Anyway, it cleared my head and I was then able to focus on the thing that I was supposed to be doing instead. Which is the point of catharsis.

The point being that yes, editing does impede catharsis etc, and so thank goodness for editing. Because without it it's all just spew.


Ivan said...

Argh. How annoying. Although editing can also turn the cathartic creative process into something sharp and pointy. It's also gives you the space and time for the perfect riposte that you always wanted to find at the time....

'Writer's bulimia'. Interesting phrase. I sometimes get stuck in conversations (especially professional or creative ones) where I apologise and say 'look, I have a percolator brain, and this thought has to come out to make room for the next one...' which is similar. Speaking of which....

Jane Smith said...

Nicola, it's awful of the school to cancel so late and for such a flimsy reason. Did they not consider this before agreeing to your talk?

Pah. I bet you could find another school in the area to visit, which would welcome you gladly. If you can't, then just set up a table outside the original school, put on your very best reading boots, and start reading aloud. 3.30 would be a good time to start. You could sell ice creams, too.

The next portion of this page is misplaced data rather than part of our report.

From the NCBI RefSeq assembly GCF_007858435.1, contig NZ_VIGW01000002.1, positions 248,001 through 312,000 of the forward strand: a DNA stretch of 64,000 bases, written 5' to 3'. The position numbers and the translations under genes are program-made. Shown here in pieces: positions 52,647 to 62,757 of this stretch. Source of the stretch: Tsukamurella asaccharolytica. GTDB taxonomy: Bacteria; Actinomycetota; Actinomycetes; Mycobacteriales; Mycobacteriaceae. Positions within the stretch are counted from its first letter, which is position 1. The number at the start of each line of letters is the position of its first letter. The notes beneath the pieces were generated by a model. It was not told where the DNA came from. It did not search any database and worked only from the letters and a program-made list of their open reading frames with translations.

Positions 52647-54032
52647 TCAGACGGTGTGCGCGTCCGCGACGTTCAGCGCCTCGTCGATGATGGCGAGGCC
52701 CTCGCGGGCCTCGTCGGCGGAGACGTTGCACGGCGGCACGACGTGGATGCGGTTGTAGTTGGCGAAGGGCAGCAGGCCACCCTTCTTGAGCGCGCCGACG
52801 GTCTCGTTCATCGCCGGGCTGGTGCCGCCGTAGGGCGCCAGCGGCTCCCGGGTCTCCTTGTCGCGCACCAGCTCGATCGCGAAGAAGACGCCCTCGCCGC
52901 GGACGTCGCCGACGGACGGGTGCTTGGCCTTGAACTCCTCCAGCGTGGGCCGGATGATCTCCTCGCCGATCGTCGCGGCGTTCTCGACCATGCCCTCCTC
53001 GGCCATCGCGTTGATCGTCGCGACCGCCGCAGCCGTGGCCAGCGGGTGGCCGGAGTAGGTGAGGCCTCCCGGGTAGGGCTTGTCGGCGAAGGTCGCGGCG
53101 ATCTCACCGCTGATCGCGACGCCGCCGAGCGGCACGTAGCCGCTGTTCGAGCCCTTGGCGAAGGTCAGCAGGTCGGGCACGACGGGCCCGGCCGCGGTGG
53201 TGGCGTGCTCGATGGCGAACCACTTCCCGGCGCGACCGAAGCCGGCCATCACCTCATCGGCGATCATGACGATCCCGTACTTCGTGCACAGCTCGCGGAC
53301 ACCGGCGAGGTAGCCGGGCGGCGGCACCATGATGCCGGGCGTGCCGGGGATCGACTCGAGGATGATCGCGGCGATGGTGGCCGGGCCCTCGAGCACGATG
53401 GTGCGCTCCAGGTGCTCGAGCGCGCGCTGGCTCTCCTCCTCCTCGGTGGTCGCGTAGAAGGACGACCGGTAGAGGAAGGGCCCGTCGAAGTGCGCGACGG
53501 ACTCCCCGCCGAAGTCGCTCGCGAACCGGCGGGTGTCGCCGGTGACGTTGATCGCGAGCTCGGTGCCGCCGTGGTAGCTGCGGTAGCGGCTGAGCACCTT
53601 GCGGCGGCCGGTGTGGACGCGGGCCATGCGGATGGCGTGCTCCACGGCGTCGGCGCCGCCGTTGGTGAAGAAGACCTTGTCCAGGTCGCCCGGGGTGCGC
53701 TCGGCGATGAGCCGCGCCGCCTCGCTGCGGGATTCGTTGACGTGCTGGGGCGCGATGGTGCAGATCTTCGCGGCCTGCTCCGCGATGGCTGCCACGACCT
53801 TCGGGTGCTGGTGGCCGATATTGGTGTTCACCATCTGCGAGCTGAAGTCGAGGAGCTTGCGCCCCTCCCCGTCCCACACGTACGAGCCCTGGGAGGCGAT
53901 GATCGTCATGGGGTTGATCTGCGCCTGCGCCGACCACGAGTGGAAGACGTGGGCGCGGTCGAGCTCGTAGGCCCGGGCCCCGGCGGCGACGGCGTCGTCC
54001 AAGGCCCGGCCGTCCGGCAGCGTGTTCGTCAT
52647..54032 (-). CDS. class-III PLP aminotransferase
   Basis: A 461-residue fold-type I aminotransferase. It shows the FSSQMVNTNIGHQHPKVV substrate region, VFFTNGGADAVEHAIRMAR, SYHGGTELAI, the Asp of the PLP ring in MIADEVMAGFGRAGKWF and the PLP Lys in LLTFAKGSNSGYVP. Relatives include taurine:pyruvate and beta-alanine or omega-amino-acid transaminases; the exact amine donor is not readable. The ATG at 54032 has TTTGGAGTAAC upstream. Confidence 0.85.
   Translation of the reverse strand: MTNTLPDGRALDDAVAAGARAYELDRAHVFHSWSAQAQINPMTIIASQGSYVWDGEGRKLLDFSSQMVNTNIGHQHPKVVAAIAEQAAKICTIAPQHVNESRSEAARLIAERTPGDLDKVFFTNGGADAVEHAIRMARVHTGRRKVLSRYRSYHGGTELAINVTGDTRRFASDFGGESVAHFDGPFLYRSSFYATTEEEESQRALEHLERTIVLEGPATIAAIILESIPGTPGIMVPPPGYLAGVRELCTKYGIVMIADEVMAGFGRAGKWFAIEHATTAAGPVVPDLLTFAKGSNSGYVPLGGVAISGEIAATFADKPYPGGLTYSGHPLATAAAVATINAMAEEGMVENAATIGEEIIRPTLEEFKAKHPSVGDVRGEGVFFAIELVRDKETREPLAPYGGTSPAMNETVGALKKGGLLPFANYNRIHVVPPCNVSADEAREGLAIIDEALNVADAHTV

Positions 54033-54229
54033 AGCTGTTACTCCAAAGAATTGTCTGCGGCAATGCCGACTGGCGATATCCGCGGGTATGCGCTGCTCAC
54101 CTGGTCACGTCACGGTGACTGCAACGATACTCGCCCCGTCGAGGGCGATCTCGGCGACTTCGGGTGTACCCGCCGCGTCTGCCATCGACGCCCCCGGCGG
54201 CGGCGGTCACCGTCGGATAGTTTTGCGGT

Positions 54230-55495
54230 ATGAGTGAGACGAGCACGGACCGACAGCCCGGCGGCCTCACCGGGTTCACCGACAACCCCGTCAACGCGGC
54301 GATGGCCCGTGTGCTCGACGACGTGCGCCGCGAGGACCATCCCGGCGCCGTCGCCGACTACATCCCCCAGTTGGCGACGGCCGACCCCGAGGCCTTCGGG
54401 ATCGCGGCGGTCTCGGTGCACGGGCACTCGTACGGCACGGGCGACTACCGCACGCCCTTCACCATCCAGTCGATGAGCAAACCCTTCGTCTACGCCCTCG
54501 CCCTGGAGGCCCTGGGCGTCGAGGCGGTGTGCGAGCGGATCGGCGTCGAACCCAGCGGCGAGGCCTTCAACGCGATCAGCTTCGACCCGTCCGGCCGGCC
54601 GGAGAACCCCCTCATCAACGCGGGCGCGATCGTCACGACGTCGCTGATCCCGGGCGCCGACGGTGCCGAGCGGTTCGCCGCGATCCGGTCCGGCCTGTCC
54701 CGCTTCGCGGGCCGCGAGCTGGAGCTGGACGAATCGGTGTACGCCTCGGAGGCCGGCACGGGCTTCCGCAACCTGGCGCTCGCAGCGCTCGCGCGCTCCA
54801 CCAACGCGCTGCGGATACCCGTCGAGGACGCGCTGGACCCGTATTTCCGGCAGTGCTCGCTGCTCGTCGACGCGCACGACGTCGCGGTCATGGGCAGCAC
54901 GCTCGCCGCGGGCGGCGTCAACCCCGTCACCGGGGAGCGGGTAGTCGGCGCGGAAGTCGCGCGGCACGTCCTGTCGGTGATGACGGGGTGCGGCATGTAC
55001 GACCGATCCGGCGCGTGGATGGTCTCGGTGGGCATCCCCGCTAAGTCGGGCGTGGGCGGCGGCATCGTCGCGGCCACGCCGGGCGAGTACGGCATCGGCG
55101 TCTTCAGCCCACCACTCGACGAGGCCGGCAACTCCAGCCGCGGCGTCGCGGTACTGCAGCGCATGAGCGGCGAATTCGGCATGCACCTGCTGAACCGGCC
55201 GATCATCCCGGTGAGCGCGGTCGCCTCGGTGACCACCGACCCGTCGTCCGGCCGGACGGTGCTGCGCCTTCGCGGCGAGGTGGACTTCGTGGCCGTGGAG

Sarah said...

Good point, Ivan! I'm not the sort who rarely reaches anything near eloquence in the first draft. That's why I can be horribly tongue tied during a conversation, but know exactly what I should have said 4 hours later. Oh well.

I think the whole catharsis thing shows a very flawed view of publishing in general. Publishing companies print books for READERS, but catharsis (at least in this sense) is for the writer. You get into a lot of trouble if you think the world is obliged to print/read your cathartic scribblings.

Though I would enjoy reading that first letter, Nicola.

rodgriff said...

Which goes to prove, I think, that writing vicious letters, getting everything off your chest, is a good thing to do. Sending them, on the other hand is not. That is what little notebooks are for and why some kind and insightful soul invented the Save as Draft button.

Paige Bruce said...

What a terrible thing for that school to do, especially for all the students that will now miss out. No authors visited my school when I was young, although I was able to go to a writer's conference to meet Miriam Toews, a local author. That's a real loss for students that'll miss out.

It does stress a very good point though.

Penny said...

That school visit! Grrrr, Nicola! Angry growls! So we now have schools that won't encourage children to buy a visiting authors books, either because a) the author is being paid enough for the visit, so why do we need to do more, blah blah blah AND ALSO b) the FREE visiting author with all her FREE & lovely activities and FREE fun things will be asking to sell her books while she's here. There's very mysterious attitudes in some schools!